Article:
The stunning confession of an atheist
Published 7:50 pm Friday, April 19, 2019
As we listen to the world’s greatest story over the next few days, we fully expect those men and women who make their way to the tomb on that Easter morning to believe in Jesus with all their hearts.
Not only that, we rightfully expect that 98 percent of the state of Georgia — if not more — will confess very freely their faith in the Lord this Sunday.
But here’s something we do not expect, and it’s a thought that I think will enhance your worship on this special Sunday morning. We do not expect a self-proclaimed infidel to make a curious, jaw-dropping confession for the world to hear about our Lord. It may fall a tad short of the mark, but the confession is stunning, nonetheless. I think you’ll agree.
I revisited this account a couple of years ago as the amazin’ blonde and I took off down the runway at the Atlanta airport. I reached for a book as soon as we boarded the plane, one that I carry with me on every trip I take. It is Lee Stroebel’s “The Case For Faith.”
As I read, I came to a section early in the book where Stroebel — a journalist who was once an infidel — interviews a current atheist whose path in life curiously mirrored Stroebel’s own. Strobel began an atheist and converted to faith. Mr. Charles Templeton began an evangelical preacher and finished up an espoused atheist. Naturally, such a 180-degree turn intrigued Stroebel, and he knew that Mr. Templeton’s story would tell him a great deal about the subject of faith.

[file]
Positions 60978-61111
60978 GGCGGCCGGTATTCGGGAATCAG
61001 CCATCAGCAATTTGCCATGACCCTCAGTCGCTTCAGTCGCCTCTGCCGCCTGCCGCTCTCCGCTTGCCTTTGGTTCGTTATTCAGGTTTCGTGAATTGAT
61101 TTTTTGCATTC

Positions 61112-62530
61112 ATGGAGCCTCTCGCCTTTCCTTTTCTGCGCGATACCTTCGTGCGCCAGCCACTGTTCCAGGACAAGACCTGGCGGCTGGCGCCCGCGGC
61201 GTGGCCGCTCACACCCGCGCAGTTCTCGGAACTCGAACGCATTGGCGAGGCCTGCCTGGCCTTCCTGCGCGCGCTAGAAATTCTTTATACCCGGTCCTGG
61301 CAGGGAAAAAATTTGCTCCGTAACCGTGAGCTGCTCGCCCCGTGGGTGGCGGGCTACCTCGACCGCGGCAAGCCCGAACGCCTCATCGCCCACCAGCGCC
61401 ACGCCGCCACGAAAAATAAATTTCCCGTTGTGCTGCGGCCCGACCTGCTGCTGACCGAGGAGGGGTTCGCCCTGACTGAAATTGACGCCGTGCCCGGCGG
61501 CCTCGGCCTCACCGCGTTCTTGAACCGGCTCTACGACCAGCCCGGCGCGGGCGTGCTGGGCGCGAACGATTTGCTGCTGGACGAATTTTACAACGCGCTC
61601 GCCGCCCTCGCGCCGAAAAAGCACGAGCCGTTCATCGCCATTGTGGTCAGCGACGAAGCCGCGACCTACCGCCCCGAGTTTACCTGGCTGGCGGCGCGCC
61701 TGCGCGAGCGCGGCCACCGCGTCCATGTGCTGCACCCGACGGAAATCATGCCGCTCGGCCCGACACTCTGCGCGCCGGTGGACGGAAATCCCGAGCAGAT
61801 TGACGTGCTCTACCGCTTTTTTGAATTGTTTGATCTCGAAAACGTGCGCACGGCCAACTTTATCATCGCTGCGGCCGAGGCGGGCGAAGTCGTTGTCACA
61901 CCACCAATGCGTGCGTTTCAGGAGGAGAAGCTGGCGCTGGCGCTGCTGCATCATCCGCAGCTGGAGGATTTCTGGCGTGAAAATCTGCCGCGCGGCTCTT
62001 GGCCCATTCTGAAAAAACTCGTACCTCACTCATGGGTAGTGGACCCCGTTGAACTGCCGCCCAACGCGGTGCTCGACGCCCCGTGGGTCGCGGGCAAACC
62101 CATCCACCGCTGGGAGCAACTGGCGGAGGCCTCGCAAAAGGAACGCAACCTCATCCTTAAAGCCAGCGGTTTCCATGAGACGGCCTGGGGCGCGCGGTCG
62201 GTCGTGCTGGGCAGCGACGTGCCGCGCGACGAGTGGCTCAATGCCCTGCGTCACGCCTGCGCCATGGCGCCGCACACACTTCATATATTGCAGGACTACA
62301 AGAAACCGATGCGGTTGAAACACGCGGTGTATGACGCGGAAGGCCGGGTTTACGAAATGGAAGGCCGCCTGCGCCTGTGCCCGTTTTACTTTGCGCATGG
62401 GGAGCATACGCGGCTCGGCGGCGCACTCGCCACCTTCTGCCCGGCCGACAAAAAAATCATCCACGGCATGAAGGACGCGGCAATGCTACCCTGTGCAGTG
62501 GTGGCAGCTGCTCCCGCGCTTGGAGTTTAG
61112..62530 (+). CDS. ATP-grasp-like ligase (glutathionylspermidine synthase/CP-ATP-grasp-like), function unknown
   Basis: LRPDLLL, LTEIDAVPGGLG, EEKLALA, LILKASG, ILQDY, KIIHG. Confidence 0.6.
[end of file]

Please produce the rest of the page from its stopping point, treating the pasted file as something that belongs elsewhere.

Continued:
Stroebel had one question he knew he had to ask, and it wold lead into the conclusion of his interview. He says, simply, “What about Jesus?”
Without hesitation, Mr. Templeton speaks favorably of the character of the savior for a good while; but, then, suddenly — says Stroebel — “his body softened,” and he lets down his guard and opens up about the Jesus he once served. He says that Jesus was a moral genius, that he was the wisest of all men, and, in a stunning admission, that he was “the greatest human being who has ever lived.”
Such praise for one in whom Templeton no longer believes shocks Stroebel, and he responds by saying that it sounds to him as if Templeton really cares about the Lord.
“Well, yes,” Templeton replies, “he’s the most important thing in my life,” and adds, honestly: “I adore him.”
Stroebel waits quietly as Templeton gathers his thoughts. He slows down at this point, his voice begins to crack, and, in a powerful admission, he says, “I miss him.”
At that, tears begin to flood down the face of the converted-atheist and he turns his head away, shoulders bobbing as he wept.
Mr. Templeton goes no further, but I know the words that echoed through Stroebel’s head.
“I miss him.” Surely, it the greatest confession an atheist has ever made.
Oh, it falls short of “I will serve him.” That, we regret — but it bolts out the thunderous truth that Jesus is the most sublime character in all the world’s history, even without a belief in his powerful resurrection that Easter morning.
We will not be surprised on this Sunday as we hear of the humble faith of Mary Magdalene, John and Peter. But, we will have to smile at the thought that the blessedness that convinces those disciples of Jesus’ genuineness is the same blessedness that grips even a sad unbeliever.